Surrounded by a Wealth of Natural Resources
Posted by: Groundspeak Premium Member Volcanoguy
N 43° 06.869 W 124° 26.058
10T E 383309 N 4774526
Coquille Indian sign at Coquille Point in Bandon.
Waymark Code: WM8161
Location: Oregon, United States
Date Posted: 01/07/2010
Published By:Groundspeak Premium Member TheBeanTeam
Views: 2

Coquille Point is on the western edge of Bandon at the end of 15th Street. The point is within Kronenberg County Park. There is a interpretive trail with 8 signs developed in cooperation with the Oregon Islands National Wildlife Refuge which includes all the offshore islands. Most of the signs deal with wildlife but two signs deal with historical information.
Marker Name: Surrounded by a Wealth of Natural Resources
Marker Text: This area, rich in natural resources, once supported many Coquille (pronounced co-kwell) Indian sites and villages. The ocean, river, and estuary provided food aplenty: fish, shellfish, waterfowl, and marine mammals. The forests supplied food like deer and elk, and wood for fires, shelter, canoes, clothing, and tools. Although the old villages are gone, the Coquille Tribe continues to live in its ancestral area.
Different Sites Fulfilled Different Needs
Most villages and sites were located along the river and estuary, close to food. Villages of large plank houses provided shelter for the winter. Na-Su-Ce-Tum, located in what is now downtown Bandon, was the largest of seven major villages along the tidewater reaches of the Coquille River estuary. Other camps were located near seasonally available food sources, such as roots, berries, or salmon.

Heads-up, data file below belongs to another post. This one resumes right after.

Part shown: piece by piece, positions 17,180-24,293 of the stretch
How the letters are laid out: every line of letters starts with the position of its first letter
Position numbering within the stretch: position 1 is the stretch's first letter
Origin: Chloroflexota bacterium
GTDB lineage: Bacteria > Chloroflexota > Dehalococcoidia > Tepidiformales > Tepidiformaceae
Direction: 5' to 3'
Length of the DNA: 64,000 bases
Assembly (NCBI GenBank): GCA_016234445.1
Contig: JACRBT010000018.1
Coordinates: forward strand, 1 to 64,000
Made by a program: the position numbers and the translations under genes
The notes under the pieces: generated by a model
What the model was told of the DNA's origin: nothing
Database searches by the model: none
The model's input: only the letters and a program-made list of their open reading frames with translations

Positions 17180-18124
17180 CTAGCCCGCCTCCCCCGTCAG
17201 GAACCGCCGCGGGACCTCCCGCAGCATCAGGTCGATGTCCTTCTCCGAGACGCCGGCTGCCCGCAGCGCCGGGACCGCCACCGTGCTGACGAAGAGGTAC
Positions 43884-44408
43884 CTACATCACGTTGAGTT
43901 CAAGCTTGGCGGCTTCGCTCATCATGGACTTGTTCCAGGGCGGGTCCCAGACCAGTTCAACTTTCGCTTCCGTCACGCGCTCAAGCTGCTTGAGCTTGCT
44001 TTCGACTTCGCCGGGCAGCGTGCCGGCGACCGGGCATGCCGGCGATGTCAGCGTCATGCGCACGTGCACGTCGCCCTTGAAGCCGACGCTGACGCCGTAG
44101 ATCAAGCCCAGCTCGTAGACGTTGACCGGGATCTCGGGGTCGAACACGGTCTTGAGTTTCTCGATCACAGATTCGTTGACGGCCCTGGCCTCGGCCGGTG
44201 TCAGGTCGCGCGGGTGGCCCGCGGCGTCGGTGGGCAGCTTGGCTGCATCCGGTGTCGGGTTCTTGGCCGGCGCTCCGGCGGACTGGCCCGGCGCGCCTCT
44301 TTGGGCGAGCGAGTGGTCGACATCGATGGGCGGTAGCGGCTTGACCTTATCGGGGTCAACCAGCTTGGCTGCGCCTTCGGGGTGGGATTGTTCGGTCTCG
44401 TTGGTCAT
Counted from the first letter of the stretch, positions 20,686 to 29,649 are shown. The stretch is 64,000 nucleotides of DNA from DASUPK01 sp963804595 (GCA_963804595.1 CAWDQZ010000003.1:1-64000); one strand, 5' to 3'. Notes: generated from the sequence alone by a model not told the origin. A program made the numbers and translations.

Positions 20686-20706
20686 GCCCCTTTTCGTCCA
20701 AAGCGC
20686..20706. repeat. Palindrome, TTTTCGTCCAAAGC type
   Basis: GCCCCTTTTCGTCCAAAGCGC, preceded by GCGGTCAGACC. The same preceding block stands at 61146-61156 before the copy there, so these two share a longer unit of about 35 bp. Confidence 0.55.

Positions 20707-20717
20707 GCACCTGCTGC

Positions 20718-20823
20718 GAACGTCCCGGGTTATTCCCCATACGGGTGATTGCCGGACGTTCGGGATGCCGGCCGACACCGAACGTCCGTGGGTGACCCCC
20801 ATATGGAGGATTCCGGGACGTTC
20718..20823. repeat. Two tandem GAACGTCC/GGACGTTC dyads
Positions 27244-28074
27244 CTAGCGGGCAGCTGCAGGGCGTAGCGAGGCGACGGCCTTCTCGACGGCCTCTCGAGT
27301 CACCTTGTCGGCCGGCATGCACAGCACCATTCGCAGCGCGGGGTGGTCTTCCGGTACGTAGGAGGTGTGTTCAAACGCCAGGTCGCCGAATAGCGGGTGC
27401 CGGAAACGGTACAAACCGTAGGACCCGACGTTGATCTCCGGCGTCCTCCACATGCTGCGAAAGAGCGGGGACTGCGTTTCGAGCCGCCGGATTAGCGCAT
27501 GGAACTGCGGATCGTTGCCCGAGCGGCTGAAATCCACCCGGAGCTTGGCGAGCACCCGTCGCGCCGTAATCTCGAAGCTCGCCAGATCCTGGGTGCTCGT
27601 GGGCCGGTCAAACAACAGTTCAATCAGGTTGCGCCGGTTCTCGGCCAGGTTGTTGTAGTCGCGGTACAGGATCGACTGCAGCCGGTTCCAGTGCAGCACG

Coquille Point, known as Dal-Me-Ce-Tum, served as a lighthouse for the Coquilles. Returning from ocean fishing trips, they relied on a fire burning atop the Point to guide their canoes to the mouth of the river.
Archaeological investigations at Coquille Point reveal that people came here to make tools from chert and quartz rocks they found on the beach. What are the clues? Hundreds of stone flakes left over from making tools, and rocks burned by fires used to heat the tools to make them less brittle.
One important site -- Sae-Tsik-Na, or Grandmother Rock -- is gone. Destroyed in the late 1800s to build the Bandon jetties, the huge monolith once stood at the mouth of the river. It was, and still is, a sacred spot for the Coquille. According to legend, the rock was a grandmother and granddaughter who were turned to stone for disobeying tribal taboos.

Historic Topic: Native American

Group Responsible for placement: Other Federal Agency

Marker Type: Trail

Region: Coast

County: Coos

State of Oregon Historical Marker "Beaver Board": Not listed

Web link to additional information: Not listed

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Volcanoguy visited Surrounded by a Wealth of Natural Resources 09/02/2009 Volcanoguy visited it